When I was 15 years old, I tried out for my high school play. The casting director asked me to try out for a specific role meant for a Hispanic character. As I read for the part the director told me I did a good job, but I needed to sound more Hispanic. It took me most of the car ride home to realize what she meant was she wanted me to speak in broken English, and I couldn’t figure out why the fact that I was an actual real-life authentic Hispanic didn’t really seem to matter. I didn’t get the role.
As a young Hispanic teen, I believed that my identity was an obstacle I had to overcome; and so I thought, come at me obstacle. I went through this process for years of accepting the failure as my own, and then feeling deep shame that I couldn’t overcome the obstacle of my identity. I, like most people around me, believed that it wasn’t possible for me to exist in my dream as I was, and as a Hispanic teen, I went about trying to make myself invisible. I stayed out of the sun so that my skin wouldn’t get too brown. I wanted people to see past my identity and see what I was capable of, and maybe they would give me a chance.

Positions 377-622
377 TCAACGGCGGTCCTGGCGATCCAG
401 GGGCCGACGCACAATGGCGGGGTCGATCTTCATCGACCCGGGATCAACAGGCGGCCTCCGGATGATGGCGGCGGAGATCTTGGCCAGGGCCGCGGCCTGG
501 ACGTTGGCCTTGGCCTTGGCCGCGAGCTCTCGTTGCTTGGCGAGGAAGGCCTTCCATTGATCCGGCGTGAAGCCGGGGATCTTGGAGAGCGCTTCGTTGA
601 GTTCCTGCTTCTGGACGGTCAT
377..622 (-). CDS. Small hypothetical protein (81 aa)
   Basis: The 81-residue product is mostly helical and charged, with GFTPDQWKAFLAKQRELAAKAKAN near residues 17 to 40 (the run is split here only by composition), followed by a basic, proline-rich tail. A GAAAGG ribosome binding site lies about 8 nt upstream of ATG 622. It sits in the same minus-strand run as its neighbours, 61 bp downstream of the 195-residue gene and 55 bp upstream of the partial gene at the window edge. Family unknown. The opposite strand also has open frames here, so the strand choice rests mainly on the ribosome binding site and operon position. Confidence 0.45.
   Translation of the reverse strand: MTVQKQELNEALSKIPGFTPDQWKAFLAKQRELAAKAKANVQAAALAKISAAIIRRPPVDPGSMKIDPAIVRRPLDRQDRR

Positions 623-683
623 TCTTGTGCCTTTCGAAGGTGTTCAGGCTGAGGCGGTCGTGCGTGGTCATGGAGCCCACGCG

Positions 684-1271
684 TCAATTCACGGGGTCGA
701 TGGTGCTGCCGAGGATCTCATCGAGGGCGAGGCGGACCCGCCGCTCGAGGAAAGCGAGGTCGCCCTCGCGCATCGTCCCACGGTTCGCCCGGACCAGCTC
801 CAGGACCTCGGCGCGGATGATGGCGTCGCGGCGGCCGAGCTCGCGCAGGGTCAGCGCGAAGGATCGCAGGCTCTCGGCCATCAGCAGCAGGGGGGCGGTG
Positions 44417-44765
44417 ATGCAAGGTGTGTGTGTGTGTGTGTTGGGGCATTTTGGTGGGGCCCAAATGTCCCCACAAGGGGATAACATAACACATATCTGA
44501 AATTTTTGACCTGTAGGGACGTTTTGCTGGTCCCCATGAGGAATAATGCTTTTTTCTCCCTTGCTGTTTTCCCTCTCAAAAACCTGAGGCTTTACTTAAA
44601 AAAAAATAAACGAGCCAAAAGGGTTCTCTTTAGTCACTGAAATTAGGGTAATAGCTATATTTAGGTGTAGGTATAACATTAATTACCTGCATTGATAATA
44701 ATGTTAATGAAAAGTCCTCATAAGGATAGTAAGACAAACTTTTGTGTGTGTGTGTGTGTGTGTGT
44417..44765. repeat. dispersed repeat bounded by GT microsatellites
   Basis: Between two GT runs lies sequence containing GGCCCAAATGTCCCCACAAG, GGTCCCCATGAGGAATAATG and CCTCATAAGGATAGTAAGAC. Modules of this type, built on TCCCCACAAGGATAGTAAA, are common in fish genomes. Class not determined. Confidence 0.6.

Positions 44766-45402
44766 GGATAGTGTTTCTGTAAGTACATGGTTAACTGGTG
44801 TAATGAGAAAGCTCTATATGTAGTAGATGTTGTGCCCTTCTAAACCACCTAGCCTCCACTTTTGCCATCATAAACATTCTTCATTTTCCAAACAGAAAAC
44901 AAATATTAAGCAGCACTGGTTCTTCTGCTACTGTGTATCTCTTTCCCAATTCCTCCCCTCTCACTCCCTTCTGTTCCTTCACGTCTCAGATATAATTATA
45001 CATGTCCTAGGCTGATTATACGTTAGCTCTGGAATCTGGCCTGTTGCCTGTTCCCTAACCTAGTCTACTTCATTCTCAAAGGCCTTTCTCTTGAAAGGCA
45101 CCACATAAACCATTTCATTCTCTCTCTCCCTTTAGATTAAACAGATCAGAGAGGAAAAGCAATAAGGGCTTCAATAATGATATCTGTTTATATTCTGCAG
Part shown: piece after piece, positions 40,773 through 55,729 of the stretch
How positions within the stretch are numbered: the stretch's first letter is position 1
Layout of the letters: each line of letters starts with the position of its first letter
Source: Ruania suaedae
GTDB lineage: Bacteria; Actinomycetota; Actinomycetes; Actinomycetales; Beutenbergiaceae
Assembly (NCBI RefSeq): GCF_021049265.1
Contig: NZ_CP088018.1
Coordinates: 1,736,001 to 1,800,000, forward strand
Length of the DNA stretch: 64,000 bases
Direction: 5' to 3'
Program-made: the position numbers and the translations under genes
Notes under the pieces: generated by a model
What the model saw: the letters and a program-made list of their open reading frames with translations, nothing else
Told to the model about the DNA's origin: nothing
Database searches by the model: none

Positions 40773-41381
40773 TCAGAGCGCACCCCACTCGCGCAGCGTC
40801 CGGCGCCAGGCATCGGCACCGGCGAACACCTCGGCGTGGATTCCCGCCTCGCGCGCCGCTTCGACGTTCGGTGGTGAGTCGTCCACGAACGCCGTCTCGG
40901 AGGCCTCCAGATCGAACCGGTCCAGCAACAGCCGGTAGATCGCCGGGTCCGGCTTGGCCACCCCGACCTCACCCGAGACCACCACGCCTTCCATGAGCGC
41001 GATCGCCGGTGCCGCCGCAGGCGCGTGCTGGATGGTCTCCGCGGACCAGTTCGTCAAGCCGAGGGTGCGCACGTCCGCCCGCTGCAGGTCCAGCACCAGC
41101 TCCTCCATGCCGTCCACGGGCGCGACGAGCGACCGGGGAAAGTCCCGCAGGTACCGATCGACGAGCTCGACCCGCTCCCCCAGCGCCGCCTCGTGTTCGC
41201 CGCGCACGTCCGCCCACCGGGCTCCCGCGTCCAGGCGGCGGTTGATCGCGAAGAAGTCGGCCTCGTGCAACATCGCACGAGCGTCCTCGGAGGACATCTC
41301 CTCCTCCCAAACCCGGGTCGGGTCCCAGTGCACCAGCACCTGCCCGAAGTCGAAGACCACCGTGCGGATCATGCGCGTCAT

As I grew into adulthood, I began to hear a new voice, a voice that understood my tears and my pain were not about losing a role in a play or the way the world saw me. They were about what was being said about me, what had been said about me my whole life by employers, teachers, friends, and family, that I was a person of less value because of my identity. I realized that I couldn’t change what a system believed about me while I believed what the system believed about me.
As I grew into a man, I realized that it is possible to be the person who genuinely wants to see change, while also being the person whose actions keep things the way they are. I believe change comes when you have the courage to question your own fundamental values and beliefs and then see to it that your actions lead to your best intentions. I am just one of millions of people who have been told that in order to fulfill my dreams, in order to contribute my purpose in this world, I must resist the truth of who I am. My identity is not my obstacle. My identity is my power and strength. I will not resist who I am. I will exist as my full and authentic self.